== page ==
lawrence


Post# 947465 , Reply# 6   7/10/2017 at 11:20 by turquoisedude (Ogden & St-Liboire (where??), QC, Canada)        
Guilt....

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Seeing this ad reminds me, yet again, that I have the Suds-Saver version of the '57 Filter-Flo washer and the matching dryer and have still not done anything with either... Still traumatized by my epic fail with the '60 BOL GE washer, I guess!    


Post# 947476 , Reply# 7   7/10/2017 at 12:58 by Unimatic1140 (Minneapolis)        

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I'm curious Paul, I can't remember the mechanical failure/challenge on your adorable '60 BOL. Was it transmission or clutch related?

My '58 Washer has the best fabric softener dispenser of any vintage 1950's machine by far. Spins at 650rpm and has slightly larger usable capacity than most other machines from the late 50's. The only thing I would add to the 57-60 Solid Tub GE Filter-flo design is a spray rinse during the wash spin off. Overflow filtering of the solid tub GE's is excellent, IMO the best of any washer if you have pets.

A peek at my wonderful '58 Filter-flo-ing...











This post was last edited 07/10/2017 at 13:30
Post# 947483 , Reply# 8   7/10/2017 at 13:47 by turquoisedude (Ogden & St-Liboire (where??), QC, Canada)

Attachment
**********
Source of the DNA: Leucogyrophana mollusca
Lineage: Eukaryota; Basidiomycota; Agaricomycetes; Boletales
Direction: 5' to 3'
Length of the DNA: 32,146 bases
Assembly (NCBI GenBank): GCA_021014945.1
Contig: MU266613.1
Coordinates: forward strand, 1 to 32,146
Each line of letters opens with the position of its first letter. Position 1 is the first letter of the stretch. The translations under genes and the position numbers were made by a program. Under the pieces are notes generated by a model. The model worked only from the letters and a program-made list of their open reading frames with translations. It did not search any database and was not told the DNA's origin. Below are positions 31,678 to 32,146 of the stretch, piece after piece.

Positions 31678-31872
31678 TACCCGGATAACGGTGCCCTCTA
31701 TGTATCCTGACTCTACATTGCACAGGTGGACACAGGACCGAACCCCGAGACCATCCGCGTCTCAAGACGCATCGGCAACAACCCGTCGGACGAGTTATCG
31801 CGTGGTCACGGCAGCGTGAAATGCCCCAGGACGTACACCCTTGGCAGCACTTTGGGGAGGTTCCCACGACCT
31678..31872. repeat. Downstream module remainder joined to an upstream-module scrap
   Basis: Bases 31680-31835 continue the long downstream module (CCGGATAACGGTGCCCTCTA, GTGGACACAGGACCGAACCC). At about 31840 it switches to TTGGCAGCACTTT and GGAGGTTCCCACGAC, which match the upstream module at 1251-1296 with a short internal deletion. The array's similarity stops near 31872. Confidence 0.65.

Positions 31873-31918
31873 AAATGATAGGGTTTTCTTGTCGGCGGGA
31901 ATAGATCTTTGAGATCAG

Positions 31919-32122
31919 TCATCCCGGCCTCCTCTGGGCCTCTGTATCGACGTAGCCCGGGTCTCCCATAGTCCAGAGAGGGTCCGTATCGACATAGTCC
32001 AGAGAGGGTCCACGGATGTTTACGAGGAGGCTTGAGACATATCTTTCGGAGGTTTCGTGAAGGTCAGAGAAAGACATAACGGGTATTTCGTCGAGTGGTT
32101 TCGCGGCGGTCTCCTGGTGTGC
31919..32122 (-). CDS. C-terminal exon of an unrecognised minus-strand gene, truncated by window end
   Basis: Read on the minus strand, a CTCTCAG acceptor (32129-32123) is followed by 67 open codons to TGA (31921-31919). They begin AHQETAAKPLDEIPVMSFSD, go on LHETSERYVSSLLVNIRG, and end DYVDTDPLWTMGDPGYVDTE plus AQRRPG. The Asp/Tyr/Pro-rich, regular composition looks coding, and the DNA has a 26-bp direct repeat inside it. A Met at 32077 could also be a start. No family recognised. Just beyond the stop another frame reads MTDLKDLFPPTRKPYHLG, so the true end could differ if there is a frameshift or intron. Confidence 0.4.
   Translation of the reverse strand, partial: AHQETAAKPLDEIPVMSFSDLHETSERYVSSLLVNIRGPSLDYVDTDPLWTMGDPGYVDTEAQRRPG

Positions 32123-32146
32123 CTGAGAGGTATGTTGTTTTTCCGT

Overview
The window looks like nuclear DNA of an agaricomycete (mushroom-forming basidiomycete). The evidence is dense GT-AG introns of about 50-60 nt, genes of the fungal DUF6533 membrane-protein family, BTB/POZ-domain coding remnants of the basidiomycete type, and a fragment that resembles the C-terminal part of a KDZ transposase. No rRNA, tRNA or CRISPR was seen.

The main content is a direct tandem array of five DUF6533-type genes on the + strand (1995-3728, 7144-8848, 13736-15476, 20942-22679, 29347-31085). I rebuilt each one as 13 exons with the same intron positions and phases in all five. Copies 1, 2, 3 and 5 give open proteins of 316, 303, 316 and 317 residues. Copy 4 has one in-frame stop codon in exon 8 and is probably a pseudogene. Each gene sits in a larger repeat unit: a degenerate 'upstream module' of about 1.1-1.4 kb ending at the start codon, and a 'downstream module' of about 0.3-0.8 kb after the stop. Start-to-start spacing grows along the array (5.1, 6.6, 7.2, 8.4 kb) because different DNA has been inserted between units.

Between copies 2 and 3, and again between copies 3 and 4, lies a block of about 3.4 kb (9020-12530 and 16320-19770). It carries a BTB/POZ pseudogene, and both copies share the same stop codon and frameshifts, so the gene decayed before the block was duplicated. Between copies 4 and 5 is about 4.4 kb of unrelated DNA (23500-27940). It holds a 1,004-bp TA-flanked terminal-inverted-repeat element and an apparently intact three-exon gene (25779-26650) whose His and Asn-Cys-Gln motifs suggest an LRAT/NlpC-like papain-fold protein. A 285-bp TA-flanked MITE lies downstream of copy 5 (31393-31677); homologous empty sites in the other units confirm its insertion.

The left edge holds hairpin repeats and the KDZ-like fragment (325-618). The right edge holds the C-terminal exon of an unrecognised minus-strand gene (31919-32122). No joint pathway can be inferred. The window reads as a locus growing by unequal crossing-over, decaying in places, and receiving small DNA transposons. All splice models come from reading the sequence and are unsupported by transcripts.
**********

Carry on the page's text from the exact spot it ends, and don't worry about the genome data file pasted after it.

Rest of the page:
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Hi Robert!  It was the transmission, alas.  I could get the washer to spin but not agitate; when I finally got the transmission out and opened up, there was not a drop of oil left in it.  It was a wonder it could still spin!  

 

I'm still scared to tackle the '57 WA855 in case the transmission in that one is shot also...  


Post# 947488 , Reply# 9   7/10/2017 at 14:15 by Unimatic1140 (Minneapolis)        

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It was probably just gummed up with dried oil/fine metal gear shavings. It would need to be turned upside down, filled and soaked overnight with a solvent (mineral spirits, acetone or xylene) and cleaned/re-oiled properly. There is a chance that the clutch spring at the bottom of the transmission broke and that is why it wouldn't agitate. It depends on whether you can turn the pulley in either direction or not.

ps, Only play with those solvents outside of the house, they are all somewhat dangerous. Mineral spirits is the safest but the least effective, in my opinion.


Post# 947497 , Reply# 10   7/10/2017 at 16:31 by Frigilux (The Minnesota Prairie)        

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GE Agitation Speed: When did GE switch to the significantly more rapid agitation speed that I recall from their late 1960's washers? Until the direct drive Whirlpool/Kenmores came along, GE had the fastest opm I'd ever seen. I was watching the video of Robert's '58 above and kept waiting for it to kick up to high speed.

Post# 947505 , Reply# 11   7/10/2017 at 16:46 by Gyrafoam (Roanoke, VA)        

OPM increased with the arrival of the perforated tub and spiral Activator.
These solid tub machines had a deceptively larger tub than it looked because of the small diameter of the opening. Even the filter-pan makes it look small.